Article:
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Moated site and fishponds at Bowercourt Farm

List Entry Summary

This monument is scheduled under the Ancient Monuments and Archaeological Areas Act 1979 as amended as it appears to the Secretary of State to be of national importance. This entry is a copy, the original is held by the Department for Culture, Media and Sport.

Name: Moated site and fishponds at Bowercourt Farm

List entry Number: 1017807

Location

The monument may lie within the boundary of more than one authority.

County: Worcestershire

District: Wyre Forest

District Type: District Authority

Parish: Rock

National Park: Not applicable to this List entry.

Grade: Not applicable to this List entry.

Date first scheduled: 23-Feb-1998

Date of most recent amendment: Not applicable to this List entry.

Legacy System Information

The contents of this record have been generated from a legacy data system.

Legacy System: RSM

UID: 30016

Asset Groupings

This list entry does not comprise part of an Asset Grouping. Asset Groupings are not part of the official record but are added later for information.

List entry Description

Summary of Monument

Legacy Record - This information may be included in the List Entry Details.

Reasons for Designation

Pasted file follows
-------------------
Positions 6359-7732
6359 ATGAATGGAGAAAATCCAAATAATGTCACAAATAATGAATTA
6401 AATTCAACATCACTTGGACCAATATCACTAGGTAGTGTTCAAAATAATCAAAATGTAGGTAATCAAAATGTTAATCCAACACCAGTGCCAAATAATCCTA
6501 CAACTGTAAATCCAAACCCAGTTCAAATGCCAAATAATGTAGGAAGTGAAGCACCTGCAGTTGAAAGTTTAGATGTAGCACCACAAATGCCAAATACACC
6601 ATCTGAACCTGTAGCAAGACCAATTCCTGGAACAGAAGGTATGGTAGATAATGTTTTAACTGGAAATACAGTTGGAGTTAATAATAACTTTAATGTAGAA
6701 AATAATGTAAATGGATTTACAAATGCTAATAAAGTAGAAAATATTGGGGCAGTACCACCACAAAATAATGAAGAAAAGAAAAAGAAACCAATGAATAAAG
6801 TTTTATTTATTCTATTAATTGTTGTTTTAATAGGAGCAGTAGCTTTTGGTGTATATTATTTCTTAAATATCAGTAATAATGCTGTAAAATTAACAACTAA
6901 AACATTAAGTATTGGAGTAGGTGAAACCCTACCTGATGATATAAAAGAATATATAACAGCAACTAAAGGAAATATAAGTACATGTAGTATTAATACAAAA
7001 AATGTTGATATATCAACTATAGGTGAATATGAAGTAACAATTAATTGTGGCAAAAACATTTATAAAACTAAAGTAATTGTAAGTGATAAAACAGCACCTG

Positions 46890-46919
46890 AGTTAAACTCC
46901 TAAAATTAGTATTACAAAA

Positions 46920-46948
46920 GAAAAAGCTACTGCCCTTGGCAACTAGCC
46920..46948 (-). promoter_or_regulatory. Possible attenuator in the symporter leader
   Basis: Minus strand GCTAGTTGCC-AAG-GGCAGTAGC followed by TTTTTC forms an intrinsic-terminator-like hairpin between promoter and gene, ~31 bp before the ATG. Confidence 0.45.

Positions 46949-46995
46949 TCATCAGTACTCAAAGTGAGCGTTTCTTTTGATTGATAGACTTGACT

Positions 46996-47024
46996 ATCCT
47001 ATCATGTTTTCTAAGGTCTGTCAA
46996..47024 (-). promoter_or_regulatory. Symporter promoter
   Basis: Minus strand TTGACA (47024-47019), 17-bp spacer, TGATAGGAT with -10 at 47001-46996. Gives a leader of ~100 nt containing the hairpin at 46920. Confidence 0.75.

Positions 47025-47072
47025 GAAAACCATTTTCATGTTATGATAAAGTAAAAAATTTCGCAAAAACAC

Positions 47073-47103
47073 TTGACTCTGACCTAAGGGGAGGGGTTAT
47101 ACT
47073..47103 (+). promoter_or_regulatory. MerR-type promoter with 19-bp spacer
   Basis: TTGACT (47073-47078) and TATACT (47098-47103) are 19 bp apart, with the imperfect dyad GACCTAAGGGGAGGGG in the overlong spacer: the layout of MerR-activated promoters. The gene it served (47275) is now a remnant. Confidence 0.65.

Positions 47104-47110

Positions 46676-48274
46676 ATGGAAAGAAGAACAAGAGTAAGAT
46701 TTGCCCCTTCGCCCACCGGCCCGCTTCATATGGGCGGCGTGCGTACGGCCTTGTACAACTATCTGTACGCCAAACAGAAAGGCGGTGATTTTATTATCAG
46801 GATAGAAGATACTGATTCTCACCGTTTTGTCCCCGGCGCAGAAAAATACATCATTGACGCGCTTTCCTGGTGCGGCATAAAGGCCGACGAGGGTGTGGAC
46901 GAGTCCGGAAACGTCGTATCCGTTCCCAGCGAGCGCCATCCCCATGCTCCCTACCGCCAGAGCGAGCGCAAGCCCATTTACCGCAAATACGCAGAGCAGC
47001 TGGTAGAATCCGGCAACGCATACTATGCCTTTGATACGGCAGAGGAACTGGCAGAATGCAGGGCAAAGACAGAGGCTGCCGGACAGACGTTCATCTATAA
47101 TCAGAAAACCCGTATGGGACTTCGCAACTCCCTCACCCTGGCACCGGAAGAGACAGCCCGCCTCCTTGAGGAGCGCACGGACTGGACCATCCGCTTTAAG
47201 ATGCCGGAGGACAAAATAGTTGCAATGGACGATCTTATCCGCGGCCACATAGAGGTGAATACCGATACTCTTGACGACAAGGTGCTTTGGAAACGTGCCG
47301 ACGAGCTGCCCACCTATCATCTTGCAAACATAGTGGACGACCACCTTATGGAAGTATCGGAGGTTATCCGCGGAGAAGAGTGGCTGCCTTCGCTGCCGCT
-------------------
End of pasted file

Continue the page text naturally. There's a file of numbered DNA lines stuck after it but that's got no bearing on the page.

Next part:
Around 6,000 moated sites are known in England. They consist of wide ditches, often or seasonally water-filled, partly or completely enclosing one or more islands of dry ground on which stood domestic or religious buildings. In some cases the islands were used for horticulture. The majority of moated sites served as prestigious aristocratic and seigneurial residences with the provision of a moat intended as a status symbol rather than a practical military defence. The peak period during which moated sites were built was between about 1250 and 1350 and by far the greatest concentration lies in central and eastern parts of England. However, moated sites were built throughout the medieval period, are widely scattered throughout England and exhibit a high level of diversity in their forms and sizes. They form a significant class of medieval monument and are important for the understanding of the distribution of wealth and status in the countryside. Many examples provide conditions favourable to the survival of organic remains.